A third person has been charged in a scheme to defraud taxpayers in south King County, more than a year after the KING 5 Investigators first exposed the alleged wrongdoing in Drainage District No. 5 in Enumclaw.
In a charging document filed in US District Court in Seattle, the FBI says Darrell N. Winston of Renton lied to agents when he accepted approximately $50,000 in payments to clear and maintain some of the 18 miles of drainage trenches that form the publicly-funded drainage district.
Drainage District No. 5’s longtime commissioner, Allan “Benny” Thomas, and his wife were charged last year with diverting $470,000 in tax money collected for district maintenance to their own, private bank accounts.
Charging documents say Thomas hired Winston in late 2018 and paid him to clear two ditches with heavy equipment. One week-long job was billed for $24,803 and the second job at $30,759.
When FBI agents investigating Thomas questioned Winston, he told the agents “…he had performed approximately a week’s work on each contract,” according to a criminal complaint submitted by the office of United State’s Attorney Brian T. Moran.
But agents found that immediately after receiving those payments, Winston wrote more than $40,000 in cashier’s checks that went back to Thomas. In effect, they were alleged kickbacks and work on the trenches was never performed.
“The government has extended a favorable offer to Mr. Winston, and he wished to accept the government’s offer and enter a guilty plea,” wrote Winston’s defense lawyer in a Stipulated Motion to Proceed with Guilty Plea filed in federal court last week.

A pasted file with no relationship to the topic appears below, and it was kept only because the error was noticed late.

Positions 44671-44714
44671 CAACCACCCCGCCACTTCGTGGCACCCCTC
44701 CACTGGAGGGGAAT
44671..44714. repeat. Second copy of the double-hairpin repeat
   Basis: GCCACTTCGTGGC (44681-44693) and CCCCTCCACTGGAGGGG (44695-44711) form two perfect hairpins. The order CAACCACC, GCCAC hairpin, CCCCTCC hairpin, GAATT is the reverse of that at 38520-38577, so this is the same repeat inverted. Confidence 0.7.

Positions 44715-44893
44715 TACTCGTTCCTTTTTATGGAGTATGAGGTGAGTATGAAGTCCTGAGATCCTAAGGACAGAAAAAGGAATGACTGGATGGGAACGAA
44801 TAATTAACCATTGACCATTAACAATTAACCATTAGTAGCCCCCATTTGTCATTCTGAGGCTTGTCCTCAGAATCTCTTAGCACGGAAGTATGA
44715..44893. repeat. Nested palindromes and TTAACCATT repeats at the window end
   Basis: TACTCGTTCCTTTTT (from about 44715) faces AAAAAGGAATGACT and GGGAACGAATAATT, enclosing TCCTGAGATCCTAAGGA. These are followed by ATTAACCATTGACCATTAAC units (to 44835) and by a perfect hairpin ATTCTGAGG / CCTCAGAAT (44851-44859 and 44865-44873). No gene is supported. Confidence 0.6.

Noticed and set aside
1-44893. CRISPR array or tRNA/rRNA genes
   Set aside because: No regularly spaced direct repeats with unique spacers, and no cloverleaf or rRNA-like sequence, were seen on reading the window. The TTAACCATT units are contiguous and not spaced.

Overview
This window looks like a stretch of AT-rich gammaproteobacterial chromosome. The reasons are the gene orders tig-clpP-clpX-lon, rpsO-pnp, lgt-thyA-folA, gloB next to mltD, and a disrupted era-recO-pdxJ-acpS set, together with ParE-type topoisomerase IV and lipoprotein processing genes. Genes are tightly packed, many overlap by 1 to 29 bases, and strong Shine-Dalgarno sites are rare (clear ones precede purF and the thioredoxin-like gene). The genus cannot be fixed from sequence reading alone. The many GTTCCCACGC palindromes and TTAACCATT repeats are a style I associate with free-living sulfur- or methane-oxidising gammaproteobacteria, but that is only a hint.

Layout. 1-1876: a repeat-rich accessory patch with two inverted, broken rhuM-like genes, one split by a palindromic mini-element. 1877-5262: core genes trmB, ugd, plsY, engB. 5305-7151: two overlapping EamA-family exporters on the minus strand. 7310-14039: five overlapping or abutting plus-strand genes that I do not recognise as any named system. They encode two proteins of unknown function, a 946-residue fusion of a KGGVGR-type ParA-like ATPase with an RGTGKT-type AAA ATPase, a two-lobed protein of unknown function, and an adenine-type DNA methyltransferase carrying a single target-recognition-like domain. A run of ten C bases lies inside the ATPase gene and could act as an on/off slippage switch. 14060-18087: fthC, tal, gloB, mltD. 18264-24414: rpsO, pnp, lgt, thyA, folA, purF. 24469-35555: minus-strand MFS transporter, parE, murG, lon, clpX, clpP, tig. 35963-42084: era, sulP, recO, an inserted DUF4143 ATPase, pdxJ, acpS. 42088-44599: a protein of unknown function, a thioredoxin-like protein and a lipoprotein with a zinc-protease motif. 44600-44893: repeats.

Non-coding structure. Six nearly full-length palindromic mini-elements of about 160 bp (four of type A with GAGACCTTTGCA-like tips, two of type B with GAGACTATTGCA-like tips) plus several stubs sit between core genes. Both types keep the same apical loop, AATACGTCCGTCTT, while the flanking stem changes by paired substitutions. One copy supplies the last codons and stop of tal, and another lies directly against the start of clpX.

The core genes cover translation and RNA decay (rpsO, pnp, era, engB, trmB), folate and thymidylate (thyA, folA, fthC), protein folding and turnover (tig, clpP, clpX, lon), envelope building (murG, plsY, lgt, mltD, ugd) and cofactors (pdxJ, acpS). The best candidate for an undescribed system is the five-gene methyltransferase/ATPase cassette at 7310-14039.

Winston denied any wrongdoing when he was questioned by Enumclaw police investigating allegations of fraud in Drainage District No. 25 in 2018. That case was sent to the King County Prosecutors Office, but charges were never lodged.
Winston also denied his involvement in the scheme when questioned by the KING 5 Investigators in the summer of 2019.
In April of 2019, KING 5 began airing a series of reports called “Money Down the Drain” that showed how Thomas was allegedly collecting tax dollars and using the money to pay personal expenses for the dairy farm that his family has owned for decades.
Thomas and his wife JoAnn have pleaded “not guilty” to a federal charge of mail fraud and are awaiting trial.
King County Council appointed three new commissioners to lead Drainage District No. 5 after Thomas resigned last year.
A recently concluded audit shows that the district is back on track and the few hundred landowners whose taxes pay for drain maintenance are finally getting their money’s worth.
“They’ve made great progress,” said Washington state Auditor Pat McCarthy.
Last session, state lawmakers gave counties the authority to crack down on special purpose governments that refuse to submit to state audits, another problem highlighted in KING 5’s “Money Down the Drain” Series.
At the time, more than 40 districts had not responded to the auditor’s request for records and were declared “unauditable.” Special purpose districts are typically small governments that collect taxes and perform a specific function like a water, sewer or fire district.
The new law allows counties to strip such districts of funding and dis-band them.
With this new threat in place, the list of unauditables has shrunk to about 15.
“Even if you’re a small, little district – it’s not too onerous to be accountable for public dollars,” McCarthy said.